It's like you say, one side builds new protections, the other breaks them down. It's always been like this. Look at the history of radar traps (and detectors, and detector detectors, and so on)...

Man, you brought back memories. I hated those "what is the last word" manuals. The code-wheel I made for one was cute but sloppy -- often easily digging up the wrong word. Precious "cracked" copies of these games were hard to come by and highly valued.

Warbirds (1)

old_unicorn (697566) | more than 10 years ago | (#8008432)

This trend lead to more alternatives such as . They have set up a free server on which you can fly your free warbirds 2 software. This is not breaking any laws, but is definitely not popular with iENT, (who bought Warbirds off iMOL), and who run it now, for $14 per month. So you get free offline software from iENT, and a free online environment. You wouldn't have had either with a CD-purchase based game!

Not only not news, but also just plain misguided (4, Interesting)

drinkypoo (153816) | more than 10 years ago | (#8008435)

Retail sales will continue because people like to make impulse buys. If people wanted all their games delivered via the internet, meatspace gaming stores would have gone under already. Most gaming stores have noticed that people want to buy used stuff too, so they have new and used games. An excellent example is Software Etc., which purchased Funcoland, basically the USA's leader in used games/game equipment sales, and the Software Etc.s started selling used stuff. As a consequence, I go to Software Etc. again. We even bought the Myst trilogy DVD box set there, but mostly I buy the used stuff. As long as there are successful outlets which bring in gamers, however, video games will be sold in stores. That means, stores which sell used games, stores which sell game consoles, stores which sell gaming peripherals.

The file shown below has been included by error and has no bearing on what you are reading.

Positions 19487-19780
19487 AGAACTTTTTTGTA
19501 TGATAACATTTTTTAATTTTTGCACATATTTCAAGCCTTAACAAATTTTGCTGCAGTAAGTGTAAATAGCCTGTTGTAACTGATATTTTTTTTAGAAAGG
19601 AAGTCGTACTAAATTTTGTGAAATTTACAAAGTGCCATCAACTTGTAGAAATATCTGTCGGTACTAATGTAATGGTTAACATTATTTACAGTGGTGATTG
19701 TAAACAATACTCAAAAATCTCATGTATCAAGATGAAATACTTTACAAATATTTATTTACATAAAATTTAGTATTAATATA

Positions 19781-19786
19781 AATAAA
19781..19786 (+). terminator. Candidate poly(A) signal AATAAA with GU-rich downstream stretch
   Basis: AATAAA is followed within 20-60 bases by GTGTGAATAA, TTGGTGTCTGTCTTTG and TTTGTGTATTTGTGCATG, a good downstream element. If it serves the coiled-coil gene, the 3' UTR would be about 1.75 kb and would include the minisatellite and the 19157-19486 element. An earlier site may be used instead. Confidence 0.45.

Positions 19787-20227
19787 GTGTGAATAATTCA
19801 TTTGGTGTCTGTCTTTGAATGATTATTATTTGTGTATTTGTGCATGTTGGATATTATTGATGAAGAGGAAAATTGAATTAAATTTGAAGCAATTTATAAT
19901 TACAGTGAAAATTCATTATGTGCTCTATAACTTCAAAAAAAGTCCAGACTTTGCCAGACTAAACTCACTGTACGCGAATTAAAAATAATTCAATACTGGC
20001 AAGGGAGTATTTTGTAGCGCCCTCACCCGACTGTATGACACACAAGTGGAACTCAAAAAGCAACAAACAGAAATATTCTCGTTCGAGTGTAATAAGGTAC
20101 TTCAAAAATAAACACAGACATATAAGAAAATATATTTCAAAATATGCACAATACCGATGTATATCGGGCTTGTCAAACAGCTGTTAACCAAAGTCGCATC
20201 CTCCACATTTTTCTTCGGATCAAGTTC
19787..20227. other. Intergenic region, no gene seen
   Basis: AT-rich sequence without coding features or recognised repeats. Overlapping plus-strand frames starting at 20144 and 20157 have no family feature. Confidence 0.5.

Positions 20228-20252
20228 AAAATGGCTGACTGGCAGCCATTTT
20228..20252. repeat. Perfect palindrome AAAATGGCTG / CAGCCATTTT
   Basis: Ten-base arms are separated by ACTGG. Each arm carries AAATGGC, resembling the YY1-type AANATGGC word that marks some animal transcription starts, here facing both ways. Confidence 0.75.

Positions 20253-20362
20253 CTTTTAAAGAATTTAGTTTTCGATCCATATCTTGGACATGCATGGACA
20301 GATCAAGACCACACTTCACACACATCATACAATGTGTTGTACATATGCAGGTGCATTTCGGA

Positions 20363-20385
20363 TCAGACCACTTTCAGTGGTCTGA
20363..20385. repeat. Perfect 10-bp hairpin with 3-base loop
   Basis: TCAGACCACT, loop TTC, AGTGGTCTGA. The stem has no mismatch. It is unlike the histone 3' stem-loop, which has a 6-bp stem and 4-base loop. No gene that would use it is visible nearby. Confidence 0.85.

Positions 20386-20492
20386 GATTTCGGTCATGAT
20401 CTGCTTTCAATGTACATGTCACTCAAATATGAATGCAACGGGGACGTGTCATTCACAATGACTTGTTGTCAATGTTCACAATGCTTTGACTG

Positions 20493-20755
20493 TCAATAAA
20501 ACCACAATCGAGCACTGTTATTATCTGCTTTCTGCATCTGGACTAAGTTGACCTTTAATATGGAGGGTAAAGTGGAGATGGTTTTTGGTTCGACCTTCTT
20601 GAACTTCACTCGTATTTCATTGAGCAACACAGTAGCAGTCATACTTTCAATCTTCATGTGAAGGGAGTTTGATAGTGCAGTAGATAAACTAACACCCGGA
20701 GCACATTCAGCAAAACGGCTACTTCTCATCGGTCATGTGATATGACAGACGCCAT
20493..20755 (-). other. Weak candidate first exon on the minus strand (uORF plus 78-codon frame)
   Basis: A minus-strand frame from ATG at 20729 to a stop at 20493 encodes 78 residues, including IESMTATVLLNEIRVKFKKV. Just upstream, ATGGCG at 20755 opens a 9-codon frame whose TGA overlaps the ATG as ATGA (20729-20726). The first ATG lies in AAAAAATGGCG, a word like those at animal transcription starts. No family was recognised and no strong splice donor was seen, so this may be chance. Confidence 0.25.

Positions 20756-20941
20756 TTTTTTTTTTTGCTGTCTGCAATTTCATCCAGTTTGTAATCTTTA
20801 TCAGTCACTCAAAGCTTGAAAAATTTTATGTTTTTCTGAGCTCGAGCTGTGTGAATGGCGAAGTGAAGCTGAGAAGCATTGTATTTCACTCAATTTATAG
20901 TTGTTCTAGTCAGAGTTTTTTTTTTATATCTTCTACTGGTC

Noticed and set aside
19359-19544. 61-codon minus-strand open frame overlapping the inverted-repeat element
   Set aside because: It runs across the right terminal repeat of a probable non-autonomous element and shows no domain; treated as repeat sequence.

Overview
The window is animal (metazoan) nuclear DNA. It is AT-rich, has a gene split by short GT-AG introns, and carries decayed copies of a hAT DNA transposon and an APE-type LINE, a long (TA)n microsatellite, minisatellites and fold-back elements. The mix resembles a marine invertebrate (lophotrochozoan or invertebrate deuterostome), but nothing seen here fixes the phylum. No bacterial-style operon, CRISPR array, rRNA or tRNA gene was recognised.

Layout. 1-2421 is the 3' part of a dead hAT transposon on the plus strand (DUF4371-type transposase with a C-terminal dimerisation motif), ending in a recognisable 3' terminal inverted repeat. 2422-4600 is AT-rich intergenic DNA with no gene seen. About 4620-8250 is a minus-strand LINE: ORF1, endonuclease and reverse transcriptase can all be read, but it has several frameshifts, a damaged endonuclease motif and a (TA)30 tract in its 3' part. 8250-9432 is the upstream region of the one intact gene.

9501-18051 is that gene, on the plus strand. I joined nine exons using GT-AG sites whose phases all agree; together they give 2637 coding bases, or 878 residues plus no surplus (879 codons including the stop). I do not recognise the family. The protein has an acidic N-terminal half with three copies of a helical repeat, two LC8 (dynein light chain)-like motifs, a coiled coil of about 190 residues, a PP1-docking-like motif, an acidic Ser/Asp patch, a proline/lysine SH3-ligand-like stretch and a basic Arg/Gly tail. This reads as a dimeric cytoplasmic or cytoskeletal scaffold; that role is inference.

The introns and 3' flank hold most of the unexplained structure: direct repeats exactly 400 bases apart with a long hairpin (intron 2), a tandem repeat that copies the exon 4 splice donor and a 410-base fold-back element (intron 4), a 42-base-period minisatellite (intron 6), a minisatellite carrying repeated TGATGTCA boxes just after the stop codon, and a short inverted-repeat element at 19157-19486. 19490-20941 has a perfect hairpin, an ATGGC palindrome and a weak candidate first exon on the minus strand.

Next, let's talk about registration keys. The only thing these keys can really be used for is preventing people without them from playing on official online servers, or these days, from using the official master browser server. People will patch their way to playing, otherwise. But so-called piracy prevention methods have never been about preventing people from pirating games. Game developers are not idiots. Well, some of them are, of course. But any of the good games necessarily could not have been created by total morons. These people know it is impossible to stop piracy. The point of these copyright protection methods is to make it inconvenient to pirate the games, thus ensuring that the majority of people will pay for them.

As for the death of game rental, this commentary is largely applicable to PC games, not so much console games. Console games will continue to be distributed in physical form for some time to come, and it will be a long while until every home in america has the broadband internet access necessary to download games, which are only getting larger. Playstation 2 games are typically on DVD these days, even on broadband it takes a while to download a full DVD. Not only that, but I got the "official" word from Comcast that I'm only allowed to download 80-90 GB/month. (Yes, I finally got a AUP violation letter.) Just a few games and movie trailers, and you're over your limit. So, it's going to be a while before the death of physical media.

The fact is that the widespread adoption of internet use necessitated the use of registration keys and activation in all types of software to make software copyright violation less convenient, because it became so easy to get copied software, and cracks/deprotects/serials for same. As usual, the users are to blame, not the companies. It will still be possible to copy these games well into the future; it is still a truism that anything a person can put together, a person can take apart.

No problem (1)

nizo (81281) | more than 10 years ago | (#8008444) more rentals from video stores, no used games market....

Until they come rip my 386 laptop with nethack on it out of my dead hands, I am safe.

Who's paying who? (1, Troll)

Saxerman (253676) | more than 10 years ago | (#8008448)